Miller got caught, but he wasn’t alone in his wrongdoing. Forty years ago, Ken Norton was known for his chiseled physique. In boxing’s current PED era, most elite fighters are more chiseled than Norton ever was. They aren’t all clean.

It’s a matter of record that numerous fighters have had “adverse findings” with regard to the use of performance enhancing drugs. The list includes – but is not limited to – Luis Ortiz, Alexander Povetkin, Antonio Tarver, Lamont Peterson, Andre Berto, James Toney, Shannon Briggs, Tyson Fury, Ricardo Mayorga, Lucas Browne, Fernando Vargas, Frans Botha, J’Leon Love, Orlando Salido, Brandon Rios, and Canelo Alvarez. In addition, suspicions have been raised with regard to stars like Floyd Mayweather, Manny Pacquiao, Shane Mosley, and Evander Holyfield.

The United States Anti-Doping Agency began testing professional boxers for performance enhancing drugs in 2010. USADA could have been instrumental in cracking down on the use of PEDs in boxing. Instead, it became an instrument of accommodation. USADA’s website states that it administered 1,501 tests on 128 professional boxers. Yet it reported only one adverse finding regarding a professional boxer to a governing state athletic commission.

By way of comparison, Dr Margaret Goodman (president of the Voluntary Anti-Doping Association) says that close to four percent of the tests for illegal performance enhancing drugs conducted by VADA come back positive. Using the four-percent benchmark, one would expect that 60 of the 1,501 tests conducted by USADA would have yielded a positive result.

In recent months, USADA has conceded to multiple third parties that there was more than one positive test result with regard to a professional boxer but that it chose to “adjudicate these matters internally” without reporting the positive result to the opposing fighter’s camp or state athletic commission that had oversight responsibility with regard to a given fight.

Moreover, it appears as though USADA – with public scrutiny focusing on its test results – has stopped testing professional boxers for PEDs. According to the USADA website (updated through April 20, 2019), the most recent tests conducted on professional boxers by USADA were administered to Danny Garcia and Shawn Porter, who fought each other at Barclay’s Center on September 8, 2018.

In other words, a company that conducted more than fifteen hundred tests on professional boxers over the course of eight years (and reaped hundreds of thousands, if not millions, of dollars from the procedure) suddenly stopped testing professional boxers.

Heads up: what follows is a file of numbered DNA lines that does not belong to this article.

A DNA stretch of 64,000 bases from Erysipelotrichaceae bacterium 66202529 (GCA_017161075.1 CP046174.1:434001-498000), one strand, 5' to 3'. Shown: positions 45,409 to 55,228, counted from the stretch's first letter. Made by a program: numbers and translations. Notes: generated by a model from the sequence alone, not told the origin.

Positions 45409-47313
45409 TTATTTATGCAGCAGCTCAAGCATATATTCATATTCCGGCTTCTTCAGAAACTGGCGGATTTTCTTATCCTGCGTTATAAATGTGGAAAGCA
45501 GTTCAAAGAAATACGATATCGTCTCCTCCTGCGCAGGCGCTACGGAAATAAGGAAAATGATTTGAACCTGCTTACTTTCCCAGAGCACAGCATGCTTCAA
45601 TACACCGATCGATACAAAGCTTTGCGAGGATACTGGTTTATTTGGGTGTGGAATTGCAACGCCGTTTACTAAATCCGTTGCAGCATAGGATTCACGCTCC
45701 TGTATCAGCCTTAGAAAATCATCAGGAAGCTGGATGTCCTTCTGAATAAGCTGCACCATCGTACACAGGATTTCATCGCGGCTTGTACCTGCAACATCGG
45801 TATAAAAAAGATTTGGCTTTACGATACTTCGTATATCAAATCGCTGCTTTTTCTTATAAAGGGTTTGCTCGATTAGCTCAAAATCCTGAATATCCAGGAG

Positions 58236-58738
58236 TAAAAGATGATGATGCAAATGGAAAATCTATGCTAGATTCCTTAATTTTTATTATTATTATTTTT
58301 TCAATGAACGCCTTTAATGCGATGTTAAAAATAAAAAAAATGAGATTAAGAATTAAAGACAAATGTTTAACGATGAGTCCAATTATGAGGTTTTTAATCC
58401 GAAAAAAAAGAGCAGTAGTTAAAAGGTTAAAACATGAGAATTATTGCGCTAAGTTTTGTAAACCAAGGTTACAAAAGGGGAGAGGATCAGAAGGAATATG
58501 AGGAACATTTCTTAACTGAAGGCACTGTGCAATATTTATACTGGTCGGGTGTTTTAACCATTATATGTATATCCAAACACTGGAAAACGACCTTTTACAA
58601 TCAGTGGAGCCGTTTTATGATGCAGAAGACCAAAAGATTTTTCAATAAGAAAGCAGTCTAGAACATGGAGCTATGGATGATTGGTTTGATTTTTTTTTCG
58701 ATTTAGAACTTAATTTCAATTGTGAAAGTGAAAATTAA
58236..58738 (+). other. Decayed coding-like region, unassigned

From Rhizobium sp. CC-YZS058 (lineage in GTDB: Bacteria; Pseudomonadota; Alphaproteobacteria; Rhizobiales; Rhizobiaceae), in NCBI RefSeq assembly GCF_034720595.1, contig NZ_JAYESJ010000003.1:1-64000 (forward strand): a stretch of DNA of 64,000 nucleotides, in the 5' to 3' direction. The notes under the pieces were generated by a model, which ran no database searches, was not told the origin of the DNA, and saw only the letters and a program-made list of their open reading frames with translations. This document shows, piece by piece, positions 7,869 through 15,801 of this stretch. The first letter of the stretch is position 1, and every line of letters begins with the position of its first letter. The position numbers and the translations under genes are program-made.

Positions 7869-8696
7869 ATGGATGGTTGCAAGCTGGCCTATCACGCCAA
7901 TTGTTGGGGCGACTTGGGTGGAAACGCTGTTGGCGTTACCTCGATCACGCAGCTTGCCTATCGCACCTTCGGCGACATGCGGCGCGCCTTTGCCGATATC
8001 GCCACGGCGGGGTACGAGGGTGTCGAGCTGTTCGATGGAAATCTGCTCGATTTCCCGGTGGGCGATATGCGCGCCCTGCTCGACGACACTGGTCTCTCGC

Good riddance.

The various state athletic commissions have also been delinquent in their oversight responsibilities as they relate to illegal performance enhancing drugs. Not one commission has developed the expertise, committed the financial resources, and otherwise demonstrated the resolve to eliminate the use of illegal PEDs.

Four of Miller’s most recent six fights have been under the jurisdiction of the New York State Athletic Commission. One can speculate that Jarrell didn’t suddenly decide to load up on a cornucopia of banned performance enhancing drugs for his fight against Anthony Joshua without having tried any of them before. Hypothetically speaking, he could have been using the same banned substances prior to all of his recent fights.

VADA president Dr. Margaret Goodman says that, had Miller’s samples been collected by the New York State Athletic Commission and tested pursuant to current NYSAC protocols, none of the three banned substances would have been detected. It’s unlikely that the three drugs would have been detected pursuant to the PED testing protocols of any other state athletic commission either unless the tests were administered by VADA.

Does the attention focused recently on Jarrell Miller represent an opportunity to change the culture of PED use in boxing? And if so, how can the culture be changed?